Deputy Prime Minister Michael McCormack says Australia's borders will open when it is safe to do so.
Deputy Prime Minister Michael McCormack told Today the government was hopeful 2022 could be the year that Australia opens its borders.
"We're hoping, we're counting, we're banking on, of course, international travel being back to some sort of pre-COVID normality next year," he said.
"We'll take the best advice from medical experts as we've done the whole way through."
However, messaging continues to be inconsistent, with Prime Minister Scott Morrison at the weekend suggesting there was no appetite for international borders to open anytime soon.
In a Facebook post yesterday, Mr. Morrison clarified the country's borders would only open when it is "safe to do so", but rejected the idea of "fortress Australia" posed by media reports.
"We still have a long way to go, and there are still many uncertainties ahead," he said.
"Australia's COVID suppression strategy has not changed to an 'elimination' strategy nor is 'zero cases' our goal."
Mr. McCormack today said the government was on the same page when it came to borders reopening.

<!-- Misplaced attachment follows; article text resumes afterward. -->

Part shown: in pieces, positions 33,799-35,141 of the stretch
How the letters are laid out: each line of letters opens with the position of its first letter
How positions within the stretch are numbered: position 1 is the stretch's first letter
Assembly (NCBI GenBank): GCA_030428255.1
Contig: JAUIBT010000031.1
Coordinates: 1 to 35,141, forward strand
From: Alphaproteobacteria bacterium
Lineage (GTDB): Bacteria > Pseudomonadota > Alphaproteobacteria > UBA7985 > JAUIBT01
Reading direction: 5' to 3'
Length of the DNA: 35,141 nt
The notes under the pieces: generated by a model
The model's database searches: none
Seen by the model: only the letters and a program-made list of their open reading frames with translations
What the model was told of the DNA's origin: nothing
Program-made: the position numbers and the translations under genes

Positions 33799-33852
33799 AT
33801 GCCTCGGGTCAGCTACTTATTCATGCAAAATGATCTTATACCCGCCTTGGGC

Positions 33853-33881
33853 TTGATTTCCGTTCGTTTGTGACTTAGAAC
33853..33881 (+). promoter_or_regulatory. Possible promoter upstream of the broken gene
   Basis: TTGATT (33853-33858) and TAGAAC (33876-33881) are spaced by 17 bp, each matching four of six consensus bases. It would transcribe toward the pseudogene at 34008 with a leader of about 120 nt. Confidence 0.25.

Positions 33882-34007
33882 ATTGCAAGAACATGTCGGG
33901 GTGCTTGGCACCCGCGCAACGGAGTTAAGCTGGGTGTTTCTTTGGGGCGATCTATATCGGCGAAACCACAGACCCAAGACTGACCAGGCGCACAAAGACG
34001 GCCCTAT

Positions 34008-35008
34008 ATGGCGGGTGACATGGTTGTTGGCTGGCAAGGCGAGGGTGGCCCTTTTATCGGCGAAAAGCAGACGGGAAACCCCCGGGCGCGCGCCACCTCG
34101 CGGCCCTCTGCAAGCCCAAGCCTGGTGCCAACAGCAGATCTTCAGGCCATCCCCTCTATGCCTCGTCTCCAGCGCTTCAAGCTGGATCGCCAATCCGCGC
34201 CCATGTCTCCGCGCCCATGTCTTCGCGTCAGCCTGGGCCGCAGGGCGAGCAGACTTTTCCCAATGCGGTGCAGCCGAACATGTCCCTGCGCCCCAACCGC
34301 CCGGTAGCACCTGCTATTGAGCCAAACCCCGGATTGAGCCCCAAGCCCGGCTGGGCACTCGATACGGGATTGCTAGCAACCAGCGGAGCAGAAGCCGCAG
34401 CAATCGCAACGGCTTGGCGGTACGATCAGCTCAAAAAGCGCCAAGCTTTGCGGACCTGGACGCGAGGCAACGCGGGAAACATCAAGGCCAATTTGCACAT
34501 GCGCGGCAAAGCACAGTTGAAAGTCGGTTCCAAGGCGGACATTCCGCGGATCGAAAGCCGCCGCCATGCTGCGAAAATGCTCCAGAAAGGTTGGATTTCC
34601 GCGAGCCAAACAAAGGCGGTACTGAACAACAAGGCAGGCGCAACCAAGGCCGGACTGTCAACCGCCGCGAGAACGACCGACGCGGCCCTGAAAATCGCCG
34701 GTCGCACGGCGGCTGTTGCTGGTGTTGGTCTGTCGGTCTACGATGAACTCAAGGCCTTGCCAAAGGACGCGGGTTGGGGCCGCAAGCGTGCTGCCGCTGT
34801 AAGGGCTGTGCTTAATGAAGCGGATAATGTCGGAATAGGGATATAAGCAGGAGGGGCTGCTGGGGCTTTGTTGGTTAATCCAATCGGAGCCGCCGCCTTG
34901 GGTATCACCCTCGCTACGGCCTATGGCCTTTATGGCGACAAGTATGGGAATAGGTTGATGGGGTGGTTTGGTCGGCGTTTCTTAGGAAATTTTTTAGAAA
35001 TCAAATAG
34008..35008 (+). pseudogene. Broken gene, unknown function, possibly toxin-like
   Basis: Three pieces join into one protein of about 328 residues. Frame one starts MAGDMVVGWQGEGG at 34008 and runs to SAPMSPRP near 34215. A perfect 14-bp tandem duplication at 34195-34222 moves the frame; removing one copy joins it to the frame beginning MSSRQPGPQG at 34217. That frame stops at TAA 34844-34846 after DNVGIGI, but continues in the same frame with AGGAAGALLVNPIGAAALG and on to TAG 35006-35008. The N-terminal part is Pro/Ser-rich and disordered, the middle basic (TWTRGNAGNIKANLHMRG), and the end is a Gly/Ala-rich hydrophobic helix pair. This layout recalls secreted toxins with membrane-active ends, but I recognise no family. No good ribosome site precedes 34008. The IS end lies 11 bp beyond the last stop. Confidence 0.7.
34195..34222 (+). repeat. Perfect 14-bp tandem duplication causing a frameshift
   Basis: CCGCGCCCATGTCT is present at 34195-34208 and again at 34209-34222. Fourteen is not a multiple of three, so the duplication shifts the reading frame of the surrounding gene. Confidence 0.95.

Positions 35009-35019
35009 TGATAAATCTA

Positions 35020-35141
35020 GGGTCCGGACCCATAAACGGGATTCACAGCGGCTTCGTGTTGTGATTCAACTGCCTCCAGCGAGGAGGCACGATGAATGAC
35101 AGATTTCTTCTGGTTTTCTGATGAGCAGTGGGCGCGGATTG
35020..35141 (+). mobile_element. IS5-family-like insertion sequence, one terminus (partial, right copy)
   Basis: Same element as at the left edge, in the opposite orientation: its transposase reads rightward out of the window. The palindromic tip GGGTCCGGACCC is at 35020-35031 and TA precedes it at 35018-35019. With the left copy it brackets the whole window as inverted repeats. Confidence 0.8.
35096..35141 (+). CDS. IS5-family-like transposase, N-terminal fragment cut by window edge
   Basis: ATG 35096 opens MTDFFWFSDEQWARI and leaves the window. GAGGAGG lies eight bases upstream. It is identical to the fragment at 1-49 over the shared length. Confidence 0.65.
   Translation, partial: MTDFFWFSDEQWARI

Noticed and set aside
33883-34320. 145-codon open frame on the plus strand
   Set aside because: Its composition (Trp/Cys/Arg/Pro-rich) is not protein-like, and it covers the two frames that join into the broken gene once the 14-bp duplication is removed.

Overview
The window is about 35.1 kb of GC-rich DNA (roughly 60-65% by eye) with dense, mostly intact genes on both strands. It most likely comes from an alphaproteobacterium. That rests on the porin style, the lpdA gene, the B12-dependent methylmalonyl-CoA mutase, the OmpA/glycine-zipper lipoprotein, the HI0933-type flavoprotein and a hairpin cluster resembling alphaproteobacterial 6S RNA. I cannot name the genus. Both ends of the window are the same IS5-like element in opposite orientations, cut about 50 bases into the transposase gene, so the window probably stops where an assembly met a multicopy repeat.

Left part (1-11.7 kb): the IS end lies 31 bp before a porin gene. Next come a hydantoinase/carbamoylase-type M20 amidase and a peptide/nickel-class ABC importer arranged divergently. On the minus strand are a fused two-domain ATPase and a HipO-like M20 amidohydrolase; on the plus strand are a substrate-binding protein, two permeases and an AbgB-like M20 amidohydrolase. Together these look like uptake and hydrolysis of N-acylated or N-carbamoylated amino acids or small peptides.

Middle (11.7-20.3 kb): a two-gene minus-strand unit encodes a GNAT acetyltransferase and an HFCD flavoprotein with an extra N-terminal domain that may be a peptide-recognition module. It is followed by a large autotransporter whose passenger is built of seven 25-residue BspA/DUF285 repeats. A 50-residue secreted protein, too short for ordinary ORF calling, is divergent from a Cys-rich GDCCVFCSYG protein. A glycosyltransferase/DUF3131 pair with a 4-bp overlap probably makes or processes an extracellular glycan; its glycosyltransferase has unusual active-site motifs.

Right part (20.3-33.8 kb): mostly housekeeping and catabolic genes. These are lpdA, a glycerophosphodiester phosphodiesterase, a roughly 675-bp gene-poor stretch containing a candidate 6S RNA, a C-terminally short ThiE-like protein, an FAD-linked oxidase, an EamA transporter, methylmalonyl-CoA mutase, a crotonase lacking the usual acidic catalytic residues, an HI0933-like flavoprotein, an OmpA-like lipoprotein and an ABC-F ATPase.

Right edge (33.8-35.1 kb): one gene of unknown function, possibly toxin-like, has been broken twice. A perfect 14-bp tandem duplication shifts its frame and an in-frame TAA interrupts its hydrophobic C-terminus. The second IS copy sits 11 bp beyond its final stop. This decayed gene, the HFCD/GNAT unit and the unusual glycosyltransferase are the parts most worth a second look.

"We want open borders, of course, we do," he said.
"We want our planes bringing migrants, we want planes bringing tourists, we want planes bringing people who will seek permanent residency to fill those 43,000 jobs that are going in regional Australia right now.
"We'll only do it when it's safe to do so."
The Federal Budget is set to deliver 30,000 more jobs through spending on "vital infrastructure" including roads, rail, and freight networks.
The aged care sector is also set to get a cash injection of an extra $18 billion over four years, while the national disability insurance sector will get an additional $12 billion.
Despite the government staring down a trillion-dollar debt, Mr. McCormack said he had "every confidence" in the ability of Australians to grow the economy.
"This budget is going to secure Australia's future through the recovery process and I've got every confidence in Australia's ability to do just that," he said.
9News Political Editor Chris Uhlmann said the government aimed to force the unemployment rate down below five percent.
"If you go back to the 1970s, unemployment rose above that mark and has been on average about six percent ever since," he said.
"The government will keep spending until it gets down."